Advances in Communications Satellite Systems

multi-beam ultra-high throughput satellite (UHTS) systems. We build the test-bed to demonstrate real-time precoded communications under realistic environments. For this matter, we designed a scalable architecture of the gateway and UTs compatible with the DVB-S2X superframe structure. Fig. 1 shows the block diagram of the demonstrator.

symbol period and ni is the independent complex circular symmetric (c.c.s.) independent identically distributed (i.i.d) zero mean Additive White Gaussian Noise (AWGN) inserted to the i-th terminal’s receive signal. The function f (x) represents the non-linear behaviour of the satellite channel. Looking at the general formulation of the received signal, which includes the whole set of terminals, the signal model is y = Hf (x) + n = Hf (Ws) + n, 6×1

6×1

(1)

6×1

6×1

and where y ∈ C , n ∈ C , x ∈ C , and s ∈ C H ∈ C6×6 . In this scenario, we define the Block-level Precoding 6×6 as matrix W ∈ C ˆ ·H ˆ H )−1 , ˆ H · (H W=H

Figure 1: Block diagram of the Hardware Demonstrator We use the commercially available SDR platform developed by National Instruments (NI). The platform consists of two NI PXI (PCI EXtension for Instruments) 1085 chassis, which allow centralised connection of the set of the NI USRP (Universal Software Radio Peripheral) 2954R and FlexRIO (Reconfigurable IO) 7976R. The NI USRP and FlexRIO have integrated FPGA (FieldProgrammable Gate Array) module Kintex-7 from Xilinx. The gateway simultaneously transmits 6 precoded signals towards 6 user terminals through a 6 × 6 multi-beam satellite channel emulator. The channel emulator acquires the gateway signals, applies the impairments of the satellite payload, Gaussian noise, and the multi-beam interference and transmits the signals to the UTs. The UTs estimate the CSI based on the DVB-S2X standard pilots and report the estimated values to the gateway through a dedicated feedback channel over an Ethernet link. The gateway uses this CSI data to compute a Precoding matrix. The table 1 summaries the current capabilities and the final targets of the demonstrator. Table 1: Parameters of the hardware demonstrator Parameter Current Target Gateway IQ channels 6 16 Sampling frequency 80 MHz 1 MHz Oversampling factor 4 4 Gateway TX freq. 1.21 GHz 1.21 GHz Channel Emulator RX freq. Channel Emulator TX freq. 960 MHz User Terminal RX freq. 960 MHz Filter roll-off factor 0.2, 0.15, 0.1, 0.05 no Forward Error Correction yes LDPC code rate no 1/2, 2/3, 3/4, 4/5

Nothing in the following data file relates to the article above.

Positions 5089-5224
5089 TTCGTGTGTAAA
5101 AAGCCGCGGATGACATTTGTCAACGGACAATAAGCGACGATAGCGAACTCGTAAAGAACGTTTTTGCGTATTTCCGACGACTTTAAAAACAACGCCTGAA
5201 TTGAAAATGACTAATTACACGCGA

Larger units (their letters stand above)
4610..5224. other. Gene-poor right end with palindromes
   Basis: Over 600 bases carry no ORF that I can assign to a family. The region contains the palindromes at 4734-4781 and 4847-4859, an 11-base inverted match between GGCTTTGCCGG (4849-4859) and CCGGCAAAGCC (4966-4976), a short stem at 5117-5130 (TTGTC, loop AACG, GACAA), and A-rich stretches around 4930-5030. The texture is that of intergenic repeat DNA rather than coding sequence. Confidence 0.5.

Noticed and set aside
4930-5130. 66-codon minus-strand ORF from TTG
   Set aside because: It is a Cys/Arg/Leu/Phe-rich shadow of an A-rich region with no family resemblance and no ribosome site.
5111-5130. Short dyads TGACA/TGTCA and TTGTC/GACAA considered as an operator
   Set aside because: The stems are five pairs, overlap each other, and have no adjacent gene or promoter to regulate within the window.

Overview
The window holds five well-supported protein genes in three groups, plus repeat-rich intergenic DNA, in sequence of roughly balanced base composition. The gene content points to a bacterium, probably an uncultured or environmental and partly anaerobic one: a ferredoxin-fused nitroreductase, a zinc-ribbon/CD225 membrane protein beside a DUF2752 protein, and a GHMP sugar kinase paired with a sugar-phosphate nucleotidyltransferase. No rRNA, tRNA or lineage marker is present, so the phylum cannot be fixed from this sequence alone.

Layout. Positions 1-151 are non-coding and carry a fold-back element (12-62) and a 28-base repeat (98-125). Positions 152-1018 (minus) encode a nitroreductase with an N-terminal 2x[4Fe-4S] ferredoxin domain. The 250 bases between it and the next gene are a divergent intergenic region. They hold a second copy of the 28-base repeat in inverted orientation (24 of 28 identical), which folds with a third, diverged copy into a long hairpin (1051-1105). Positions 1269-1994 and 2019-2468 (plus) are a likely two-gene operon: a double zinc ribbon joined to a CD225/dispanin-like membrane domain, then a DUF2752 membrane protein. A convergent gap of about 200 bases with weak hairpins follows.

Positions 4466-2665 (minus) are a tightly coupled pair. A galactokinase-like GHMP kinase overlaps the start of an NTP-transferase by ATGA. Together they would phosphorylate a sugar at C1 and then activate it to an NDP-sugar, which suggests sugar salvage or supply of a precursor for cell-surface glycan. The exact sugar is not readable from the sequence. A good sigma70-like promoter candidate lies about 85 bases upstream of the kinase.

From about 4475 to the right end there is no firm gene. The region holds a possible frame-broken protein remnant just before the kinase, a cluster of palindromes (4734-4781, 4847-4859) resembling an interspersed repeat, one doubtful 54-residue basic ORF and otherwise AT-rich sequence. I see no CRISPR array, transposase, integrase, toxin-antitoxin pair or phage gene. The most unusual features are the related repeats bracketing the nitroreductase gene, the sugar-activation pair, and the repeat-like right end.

2.1

(2)

 ∈ C6×6 . We consider the data symbols s to be unit variwhere H ance complex vectors |sk | = 1 for every k = 1 . . . 6.